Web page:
By Shahnaz Mahmud
Friday, May 28, 2010
A new online test taps visitors' attitudes towards sex roles. So far, male respondents express more traditional attitudes toward professional occupations but say they are more willing to divide the household duties evenly.
(WOMENSENEWS)--Men and women are both likely to take a gender-neutral attitude toward most job occupations, according to the preliminary results of an online test launched in February that will keep crunching the data on an open-ended basis.
Some jobs, however--such as carpenters and prison guards--were still considered male preserves, at least by male respondents.
"For the most part, men felt that both genders would be equally suited to most job positions we listed on the test," said Ilona Jerabek in a phone interview. Jerabek is president of PsychTests AIM, the Montreal-based psychological assessments company that developed the 126-question test that takes around 30 or 40 minutes to complete.
"Gender Roles: Are We Still Playing the Part?" provides a description of where people fall on the traditional-modern continuum in professional and personal life.
It seeks to assess attitudes, feelings and behaviors in situations where gender-role issues may arise. Depending on the results, a subject could come out finding herself described as a traditionalist, progressive or a progressive traditionalist--somewhere in between.
Nearly 200 men and more than 300 women--their ages range from under 17 to over 60--have responded so far. Most have been Caucasians from North America.
Surprisingly, men have so far been more willing than women to divide household duties with their partners and take on jobs beyond such traditionally male tasks as mowing the lawn and taking out the garbage.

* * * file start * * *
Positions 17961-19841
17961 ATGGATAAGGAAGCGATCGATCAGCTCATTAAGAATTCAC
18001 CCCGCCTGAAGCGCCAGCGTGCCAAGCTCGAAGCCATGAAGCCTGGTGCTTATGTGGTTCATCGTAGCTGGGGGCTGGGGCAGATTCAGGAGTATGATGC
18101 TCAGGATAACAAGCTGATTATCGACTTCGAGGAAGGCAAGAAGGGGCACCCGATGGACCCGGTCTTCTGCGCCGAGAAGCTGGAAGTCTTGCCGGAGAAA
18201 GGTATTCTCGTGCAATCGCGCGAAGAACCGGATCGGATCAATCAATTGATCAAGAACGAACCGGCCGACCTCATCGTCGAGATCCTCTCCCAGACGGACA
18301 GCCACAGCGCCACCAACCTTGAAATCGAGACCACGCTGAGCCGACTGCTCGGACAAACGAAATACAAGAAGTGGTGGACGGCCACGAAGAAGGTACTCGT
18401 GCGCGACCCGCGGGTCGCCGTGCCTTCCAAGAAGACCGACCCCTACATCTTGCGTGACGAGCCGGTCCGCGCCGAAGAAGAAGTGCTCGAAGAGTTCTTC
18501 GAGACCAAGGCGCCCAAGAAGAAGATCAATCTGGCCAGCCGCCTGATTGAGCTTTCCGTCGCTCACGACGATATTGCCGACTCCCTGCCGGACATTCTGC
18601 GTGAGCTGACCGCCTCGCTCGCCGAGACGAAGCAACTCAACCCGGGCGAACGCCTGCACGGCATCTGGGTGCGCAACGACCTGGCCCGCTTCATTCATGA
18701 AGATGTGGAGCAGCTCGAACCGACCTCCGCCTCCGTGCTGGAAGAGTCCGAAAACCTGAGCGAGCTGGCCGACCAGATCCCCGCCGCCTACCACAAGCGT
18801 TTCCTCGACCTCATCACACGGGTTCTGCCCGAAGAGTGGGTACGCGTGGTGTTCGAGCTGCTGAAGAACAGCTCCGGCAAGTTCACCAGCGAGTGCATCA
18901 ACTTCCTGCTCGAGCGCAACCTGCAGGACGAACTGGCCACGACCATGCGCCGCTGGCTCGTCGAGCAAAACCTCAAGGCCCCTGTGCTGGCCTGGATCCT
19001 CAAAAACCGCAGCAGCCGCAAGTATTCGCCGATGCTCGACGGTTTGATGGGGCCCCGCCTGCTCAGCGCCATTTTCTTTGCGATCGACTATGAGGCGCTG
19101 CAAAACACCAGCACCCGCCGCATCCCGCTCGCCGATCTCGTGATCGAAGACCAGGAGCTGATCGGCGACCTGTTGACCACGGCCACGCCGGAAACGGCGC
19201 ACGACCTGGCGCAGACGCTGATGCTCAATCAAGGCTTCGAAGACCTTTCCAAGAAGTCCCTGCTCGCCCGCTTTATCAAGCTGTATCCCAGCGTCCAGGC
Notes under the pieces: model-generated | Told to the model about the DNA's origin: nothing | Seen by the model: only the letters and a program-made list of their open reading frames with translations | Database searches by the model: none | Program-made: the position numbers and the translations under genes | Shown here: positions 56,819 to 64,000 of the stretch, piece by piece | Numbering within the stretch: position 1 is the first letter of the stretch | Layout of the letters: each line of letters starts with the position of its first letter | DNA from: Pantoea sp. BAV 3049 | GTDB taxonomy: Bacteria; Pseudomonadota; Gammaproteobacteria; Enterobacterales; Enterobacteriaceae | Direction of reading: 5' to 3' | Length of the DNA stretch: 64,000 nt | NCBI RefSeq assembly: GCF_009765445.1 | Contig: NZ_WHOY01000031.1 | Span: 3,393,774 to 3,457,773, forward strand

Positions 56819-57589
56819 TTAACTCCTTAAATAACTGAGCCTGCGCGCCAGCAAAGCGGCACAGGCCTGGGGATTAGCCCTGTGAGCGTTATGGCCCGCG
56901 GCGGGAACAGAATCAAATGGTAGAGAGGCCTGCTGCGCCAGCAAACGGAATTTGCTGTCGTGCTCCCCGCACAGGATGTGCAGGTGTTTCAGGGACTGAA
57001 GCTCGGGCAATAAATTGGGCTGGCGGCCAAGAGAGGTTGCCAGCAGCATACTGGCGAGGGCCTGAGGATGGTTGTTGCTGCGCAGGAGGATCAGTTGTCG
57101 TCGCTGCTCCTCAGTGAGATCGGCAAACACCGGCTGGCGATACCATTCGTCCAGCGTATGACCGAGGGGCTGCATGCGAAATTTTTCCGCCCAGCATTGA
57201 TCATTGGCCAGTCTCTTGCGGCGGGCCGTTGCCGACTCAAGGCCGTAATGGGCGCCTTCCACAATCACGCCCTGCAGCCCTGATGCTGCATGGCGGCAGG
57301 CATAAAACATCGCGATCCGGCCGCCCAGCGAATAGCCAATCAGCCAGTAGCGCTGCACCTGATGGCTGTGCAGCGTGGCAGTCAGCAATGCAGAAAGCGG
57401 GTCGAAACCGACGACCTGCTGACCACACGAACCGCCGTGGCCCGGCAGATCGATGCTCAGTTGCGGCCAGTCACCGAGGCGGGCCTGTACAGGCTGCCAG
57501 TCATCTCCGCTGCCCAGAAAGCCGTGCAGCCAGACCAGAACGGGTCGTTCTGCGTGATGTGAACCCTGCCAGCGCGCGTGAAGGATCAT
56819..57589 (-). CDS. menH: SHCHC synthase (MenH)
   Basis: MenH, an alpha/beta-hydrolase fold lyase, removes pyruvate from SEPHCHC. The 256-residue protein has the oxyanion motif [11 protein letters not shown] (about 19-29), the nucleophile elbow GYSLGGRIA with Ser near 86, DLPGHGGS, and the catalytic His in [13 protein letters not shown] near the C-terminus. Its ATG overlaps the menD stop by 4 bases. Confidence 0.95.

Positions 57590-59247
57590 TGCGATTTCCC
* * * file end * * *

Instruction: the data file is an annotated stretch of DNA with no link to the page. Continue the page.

Jerabek has a hypothesis and some advice to offer to women about that.
"While women feel that men should chip in, they still like to be in control of those tasks," she said. "What this frequently translates into is a situation such as this: The guy does the laundry and mixes blacks and colors or mixes underwear with jeans, and the woman gets upset because this is not how she would do it. The moral here is: If you want him to do things at home, don't chastise him for not doing it 'right.' If you have to correct him, do it with appreciation and pick your battles."
Jerabek said the survey often finds women having more modern attitudes than men about gender roles at work. Women wholeheartedly pursue traditionally-male positions, hire women for traditional male positions and turn to male colleagues for emotional support and encouragement at work, she said.
However, she said when it came to the occupations that men often considered male-only, a polling gender gap opened up.
When it came to carpenters, for instance, 41 percent of women versus 21 percent of men felt that both genders could do this job. For prison guards the same answer was given by 43 percent of women versus 26 percent of men.
Men are also more likely to endorse stereotypical traits of how males should behave at work, such as being power hungry, authoritative, decision-makers, competitive and more intimidating.
Nearly half of women (48 percent) felt that men were not necessarily more cut-throat in business than women and 49 percent completely disagreed that men should be the decision-makers in a company.
More women than men (55 percent versus 40 percent) considered women in the workplace intimidating. Do men necessarily make better managers? An answer gap also arose there, with 74 percent of women disagreeing, compared to 50 percent of men.
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